The most common stimulation technique of shale gas production is multistage hydraulic fracturing. However, the implementation of the technique brings in new formation damage considerations. Large quantities of water-based fracture fluids, over 75% of the injected volume, usually left unrecovered at the start of production that leads to permeability reduction and low productivity. Accidently, some operators found an improvement in gas recovery after shut in the wells after flowback due to pipeline restriction. They called this behavior as the soaking effect.

This study presents a workflow to evaluate the effect of the soaking process on the well performance after the hydraulic fracturing process in actual field cases. Waterflow back analysis was conducted for 21 well to estimate the effective fracture volume before and after the soaking process. Rate transient analysis (RTA) was conducted on the production data to estimate the stimulated reservoir volume (SRV) in each well. SRV and the enhanced recovery were correlated to the soaking time. Decline curve analysis for water and gas flow rates were conducted to estimate the estimated ultimate gas and water recovery (EURg, and EURw) before and after the soaking process.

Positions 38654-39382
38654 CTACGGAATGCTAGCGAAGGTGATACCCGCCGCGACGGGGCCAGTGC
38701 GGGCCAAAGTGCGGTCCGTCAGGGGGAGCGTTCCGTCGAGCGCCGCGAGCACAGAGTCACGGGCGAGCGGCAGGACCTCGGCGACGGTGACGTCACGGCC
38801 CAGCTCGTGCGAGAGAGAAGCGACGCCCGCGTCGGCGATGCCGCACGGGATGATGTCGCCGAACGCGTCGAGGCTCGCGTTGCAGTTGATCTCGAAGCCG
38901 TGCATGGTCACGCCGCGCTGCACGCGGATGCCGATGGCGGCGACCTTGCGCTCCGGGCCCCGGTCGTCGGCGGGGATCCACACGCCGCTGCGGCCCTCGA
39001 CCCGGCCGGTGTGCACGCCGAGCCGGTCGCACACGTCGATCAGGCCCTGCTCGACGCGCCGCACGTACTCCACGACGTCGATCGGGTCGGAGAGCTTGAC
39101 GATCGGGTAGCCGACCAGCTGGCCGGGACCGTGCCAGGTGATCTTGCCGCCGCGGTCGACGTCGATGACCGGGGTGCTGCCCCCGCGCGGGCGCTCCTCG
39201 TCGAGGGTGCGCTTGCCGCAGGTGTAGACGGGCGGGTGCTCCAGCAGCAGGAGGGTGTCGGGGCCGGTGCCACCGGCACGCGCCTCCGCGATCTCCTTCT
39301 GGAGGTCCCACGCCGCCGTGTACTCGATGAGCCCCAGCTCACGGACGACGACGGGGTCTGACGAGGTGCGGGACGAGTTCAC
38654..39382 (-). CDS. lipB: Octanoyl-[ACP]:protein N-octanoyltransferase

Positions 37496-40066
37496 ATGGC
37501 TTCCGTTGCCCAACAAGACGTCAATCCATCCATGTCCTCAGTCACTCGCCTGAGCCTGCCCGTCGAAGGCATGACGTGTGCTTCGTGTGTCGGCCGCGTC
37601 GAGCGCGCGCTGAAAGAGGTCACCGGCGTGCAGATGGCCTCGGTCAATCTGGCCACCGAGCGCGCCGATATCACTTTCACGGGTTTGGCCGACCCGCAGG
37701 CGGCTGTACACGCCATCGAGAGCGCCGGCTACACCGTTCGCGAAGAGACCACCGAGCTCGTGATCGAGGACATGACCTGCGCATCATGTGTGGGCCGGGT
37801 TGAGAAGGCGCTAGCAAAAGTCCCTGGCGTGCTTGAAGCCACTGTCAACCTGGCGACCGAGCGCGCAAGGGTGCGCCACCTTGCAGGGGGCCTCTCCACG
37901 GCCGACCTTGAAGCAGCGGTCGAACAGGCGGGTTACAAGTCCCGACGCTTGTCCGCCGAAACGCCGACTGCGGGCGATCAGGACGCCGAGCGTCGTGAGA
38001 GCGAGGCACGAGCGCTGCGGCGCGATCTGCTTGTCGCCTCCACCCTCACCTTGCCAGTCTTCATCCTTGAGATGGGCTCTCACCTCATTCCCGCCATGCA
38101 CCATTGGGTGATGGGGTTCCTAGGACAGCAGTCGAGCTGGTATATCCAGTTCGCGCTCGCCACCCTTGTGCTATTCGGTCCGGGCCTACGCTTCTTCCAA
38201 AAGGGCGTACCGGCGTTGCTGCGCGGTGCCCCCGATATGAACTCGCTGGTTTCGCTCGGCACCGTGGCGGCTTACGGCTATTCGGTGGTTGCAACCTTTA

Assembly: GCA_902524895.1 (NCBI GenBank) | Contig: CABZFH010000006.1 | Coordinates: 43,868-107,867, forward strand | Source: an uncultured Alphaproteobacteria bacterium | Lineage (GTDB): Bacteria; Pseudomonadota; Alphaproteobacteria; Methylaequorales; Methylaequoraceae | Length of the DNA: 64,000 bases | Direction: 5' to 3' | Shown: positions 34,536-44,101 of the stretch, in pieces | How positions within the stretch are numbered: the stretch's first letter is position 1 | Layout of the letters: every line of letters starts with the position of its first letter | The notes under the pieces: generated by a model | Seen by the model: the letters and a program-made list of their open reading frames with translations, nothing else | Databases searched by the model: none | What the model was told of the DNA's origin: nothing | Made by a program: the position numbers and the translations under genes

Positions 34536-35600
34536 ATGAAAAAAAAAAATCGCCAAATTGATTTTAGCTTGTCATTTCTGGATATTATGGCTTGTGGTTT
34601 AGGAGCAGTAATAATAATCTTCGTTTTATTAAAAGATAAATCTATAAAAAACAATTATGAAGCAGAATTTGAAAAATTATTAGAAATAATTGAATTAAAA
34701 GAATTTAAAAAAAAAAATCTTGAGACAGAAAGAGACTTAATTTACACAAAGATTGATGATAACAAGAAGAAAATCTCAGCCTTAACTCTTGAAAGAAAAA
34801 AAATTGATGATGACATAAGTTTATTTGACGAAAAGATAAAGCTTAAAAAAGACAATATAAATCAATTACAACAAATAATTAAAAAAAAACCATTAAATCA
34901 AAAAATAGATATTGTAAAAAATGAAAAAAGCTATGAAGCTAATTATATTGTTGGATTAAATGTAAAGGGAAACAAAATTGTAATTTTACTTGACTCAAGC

An increase in the gas flow rate was observed with soaking time with low water production. SRV increased with the soaking process up to 53% of its initial value with shut-in the well for 180 days. EURw decreased by 52 % of its value before the soaking process, while EURg increased by 48%. Shut-in the well before gas-kick off after hydraulic fracturing operations negatively impact the well performance and the gas production can decrease by 22% even after soaking process for 315 days.

This study will present a methodology to evaluate the soaking process, and recommendations to improve the impact of the soaking process on well performance.

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